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Playing Tips

  • Drawing Straws

    Lisa Lang | November 4, 2018

    When you have that student who just can’t understand how to tongue on the clarinet or sax, take a drinking straw and have them stop and start the air with their tongue on the straw.

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  • Scaling the Slur

    Larry Klabunde | October 1, 2018

    Descending lip slurs are a piece of cake, and almost no young brass student struggles with that skill.

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  • Drummers: Ready and Engaged

    Hal Sargent | August 30, 2018

    Take at least one or two minutes to warm up the percussion section when beginning class. Having them do sixteenth notes without accents in stick patterns RLRL, RRLL, RLRRLRLL on drums or pads.

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  • That’s So Random

    Johnny Folsom | August 3, 2018

    During the warm-up chorale, I point to my ear periodically to remind students that it is THEIR job to play in tune.

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  • Time for Timers

    Anonymous | July 16, 2018

    Still fighting the time battle? Nearly every student in your band program has their own smart phone or a tablet.

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  • Have a Time Trial

    Tony Luzzi | May 11, 2018

    Assign a method book exercise that gets the fingers/slides moving.

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  • Improving Your Speed Using a Metronome

    Leif Nelson | April 5, 2018

    Set your metronome to 60 bpm (beats per minute), one note each second.

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  • See me, hear me…

    Ceylon Mitchell | March 2, 2018When learning and rehearsing a new piece with your ensemble, allow them to have access to a recording AND a score in rehearsal, and online. They can study their parts and realize how they fit within the entire aural texture. During rehearsal, I use my computer and a school projector. Outside of rehearsal, students can […] Read More...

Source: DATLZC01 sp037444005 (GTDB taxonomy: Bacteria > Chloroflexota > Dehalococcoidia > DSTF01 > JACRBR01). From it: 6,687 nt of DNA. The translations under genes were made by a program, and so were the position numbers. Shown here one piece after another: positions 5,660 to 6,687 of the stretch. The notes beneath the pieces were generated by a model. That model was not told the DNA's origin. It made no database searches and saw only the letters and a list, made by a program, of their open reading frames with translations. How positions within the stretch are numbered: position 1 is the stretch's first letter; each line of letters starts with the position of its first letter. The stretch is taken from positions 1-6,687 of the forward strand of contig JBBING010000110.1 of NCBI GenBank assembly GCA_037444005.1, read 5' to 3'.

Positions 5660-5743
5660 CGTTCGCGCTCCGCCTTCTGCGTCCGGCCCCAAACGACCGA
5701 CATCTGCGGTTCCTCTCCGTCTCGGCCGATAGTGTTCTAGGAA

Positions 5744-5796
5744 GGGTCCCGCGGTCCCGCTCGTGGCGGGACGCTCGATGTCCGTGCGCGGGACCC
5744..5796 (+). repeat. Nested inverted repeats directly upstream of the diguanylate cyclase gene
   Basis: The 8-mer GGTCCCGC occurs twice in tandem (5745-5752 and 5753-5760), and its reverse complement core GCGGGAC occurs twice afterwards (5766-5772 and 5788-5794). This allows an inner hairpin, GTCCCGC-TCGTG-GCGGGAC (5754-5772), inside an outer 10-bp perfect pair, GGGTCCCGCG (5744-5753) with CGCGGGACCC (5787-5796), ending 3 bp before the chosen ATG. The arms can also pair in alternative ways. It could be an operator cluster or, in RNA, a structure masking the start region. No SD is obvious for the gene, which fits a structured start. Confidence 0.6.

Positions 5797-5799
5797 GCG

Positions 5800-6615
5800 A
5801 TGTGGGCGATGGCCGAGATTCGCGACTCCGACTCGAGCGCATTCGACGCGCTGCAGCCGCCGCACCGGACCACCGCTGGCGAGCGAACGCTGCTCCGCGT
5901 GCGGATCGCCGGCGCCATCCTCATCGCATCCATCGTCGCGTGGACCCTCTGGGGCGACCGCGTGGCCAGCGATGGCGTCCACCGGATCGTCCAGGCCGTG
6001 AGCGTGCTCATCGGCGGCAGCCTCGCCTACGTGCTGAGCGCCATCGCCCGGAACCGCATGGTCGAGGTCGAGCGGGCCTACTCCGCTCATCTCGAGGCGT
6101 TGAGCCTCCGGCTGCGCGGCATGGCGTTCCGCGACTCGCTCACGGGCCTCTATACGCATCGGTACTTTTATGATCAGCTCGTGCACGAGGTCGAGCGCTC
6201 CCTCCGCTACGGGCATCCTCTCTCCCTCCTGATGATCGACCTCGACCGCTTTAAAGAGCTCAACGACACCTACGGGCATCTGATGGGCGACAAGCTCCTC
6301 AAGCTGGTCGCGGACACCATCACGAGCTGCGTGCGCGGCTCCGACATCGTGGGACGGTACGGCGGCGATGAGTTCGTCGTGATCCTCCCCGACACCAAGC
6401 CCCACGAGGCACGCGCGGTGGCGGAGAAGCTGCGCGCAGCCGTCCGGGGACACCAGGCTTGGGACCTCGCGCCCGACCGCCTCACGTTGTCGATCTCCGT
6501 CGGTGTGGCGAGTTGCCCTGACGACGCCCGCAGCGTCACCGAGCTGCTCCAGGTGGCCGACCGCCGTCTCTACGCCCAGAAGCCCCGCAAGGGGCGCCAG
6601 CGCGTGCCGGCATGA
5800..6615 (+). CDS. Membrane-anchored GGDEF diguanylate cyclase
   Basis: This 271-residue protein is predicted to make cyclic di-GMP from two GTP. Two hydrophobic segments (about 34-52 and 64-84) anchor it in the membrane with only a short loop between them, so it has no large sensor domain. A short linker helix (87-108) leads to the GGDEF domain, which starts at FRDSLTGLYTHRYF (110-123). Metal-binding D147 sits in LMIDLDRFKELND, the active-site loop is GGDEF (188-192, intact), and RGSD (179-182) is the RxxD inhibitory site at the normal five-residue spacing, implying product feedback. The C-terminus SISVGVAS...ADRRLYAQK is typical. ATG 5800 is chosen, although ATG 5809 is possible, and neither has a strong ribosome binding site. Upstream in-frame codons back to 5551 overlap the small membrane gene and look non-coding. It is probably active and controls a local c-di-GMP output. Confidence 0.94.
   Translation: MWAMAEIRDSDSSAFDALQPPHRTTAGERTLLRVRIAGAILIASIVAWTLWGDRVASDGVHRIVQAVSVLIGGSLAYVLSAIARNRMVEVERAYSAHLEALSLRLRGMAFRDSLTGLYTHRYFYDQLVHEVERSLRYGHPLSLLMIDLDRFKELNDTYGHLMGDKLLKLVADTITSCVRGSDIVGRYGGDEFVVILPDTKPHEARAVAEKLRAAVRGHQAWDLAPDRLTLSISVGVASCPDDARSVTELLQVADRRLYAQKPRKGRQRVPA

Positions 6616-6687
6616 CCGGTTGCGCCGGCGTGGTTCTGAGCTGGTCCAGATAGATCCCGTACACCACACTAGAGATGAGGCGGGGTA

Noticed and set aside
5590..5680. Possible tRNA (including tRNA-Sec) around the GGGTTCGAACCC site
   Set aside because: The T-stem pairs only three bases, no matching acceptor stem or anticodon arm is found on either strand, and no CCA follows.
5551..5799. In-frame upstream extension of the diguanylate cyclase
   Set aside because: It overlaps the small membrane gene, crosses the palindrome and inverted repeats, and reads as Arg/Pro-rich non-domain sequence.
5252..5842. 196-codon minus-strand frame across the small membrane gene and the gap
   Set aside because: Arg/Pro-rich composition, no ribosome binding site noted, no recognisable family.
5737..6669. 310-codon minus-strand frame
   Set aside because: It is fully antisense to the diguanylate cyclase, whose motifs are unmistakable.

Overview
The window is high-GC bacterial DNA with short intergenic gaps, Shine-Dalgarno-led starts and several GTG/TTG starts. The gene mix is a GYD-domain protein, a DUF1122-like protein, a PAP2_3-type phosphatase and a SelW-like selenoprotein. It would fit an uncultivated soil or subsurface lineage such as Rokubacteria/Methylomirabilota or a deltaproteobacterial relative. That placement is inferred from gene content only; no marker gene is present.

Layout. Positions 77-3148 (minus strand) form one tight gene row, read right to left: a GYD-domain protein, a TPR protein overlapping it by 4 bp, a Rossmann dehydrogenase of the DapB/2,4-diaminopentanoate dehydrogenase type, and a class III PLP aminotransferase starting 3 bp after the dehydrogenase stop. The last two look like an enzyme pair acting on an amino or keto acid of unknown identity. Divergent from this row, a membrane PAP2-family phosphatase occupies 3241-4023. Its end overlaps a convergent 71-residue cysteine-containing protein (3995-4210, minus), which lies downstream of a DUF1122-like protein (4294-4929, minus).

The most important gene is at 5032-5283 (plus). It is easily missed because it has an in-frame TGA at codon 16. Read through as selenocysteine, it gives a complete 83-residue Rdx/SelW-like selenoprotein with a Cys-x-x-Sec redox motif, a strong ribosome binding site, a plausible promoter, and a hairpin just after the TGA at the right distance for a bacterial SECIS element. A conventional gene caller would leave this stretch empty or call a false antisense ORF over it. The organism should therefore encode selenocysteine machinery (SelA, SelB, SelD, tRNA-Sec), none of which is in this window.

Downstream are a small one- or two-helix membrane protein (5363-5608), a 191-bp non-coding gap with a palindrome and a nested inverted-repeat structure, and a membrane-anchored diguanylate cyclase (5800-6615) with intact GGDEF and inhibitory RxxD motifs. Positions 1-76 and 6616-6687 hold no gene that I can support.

• On Your Mark, Get Set, Go…

    Todd L. Hunter | February 2, 2018Don’t start playing until you are ready; mentally and physically prepare to commence. Too often, younger players try to begin playing before they are actually “set” to begin, resulting in poor entrances, missed rhythms and notes, and an array of other inaccuracies that otherwise might not occur if they simply take a moment to prepare. […] Read More...
  • The Goldilocks Method

    Michel Nadeau | January 8, 2018To get beginners to understand quantitative playing skills like air, tonguing, and embouchure, I use the 3 bears analogy and tell students to “find baby bear.” This accelerates learning and makes it interesting. Phrases like “You’re blowing like Papa Bear, use less air and keep it moving” or “Your tongue is like Mama Bear and is […] Read More...
  • Pencil Pushing

    Glen Ericksen | December 6, 2017

    If you’re having a problem playing a certain passage, set out an empty glass with 10 pencils on the side.

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  • Don’t Start Playing Until You Are Ready, Mentally and Physically

    Todd L. Hunter | November 6, 2017

    Too often, younger players try to begin playing before they are actually “set” to begin, resulting in poor entrances, missed rhythms and notes, and an array of other inaccuracies that otherwise might not occur if they simply take a moment to prepare.

    Read More...
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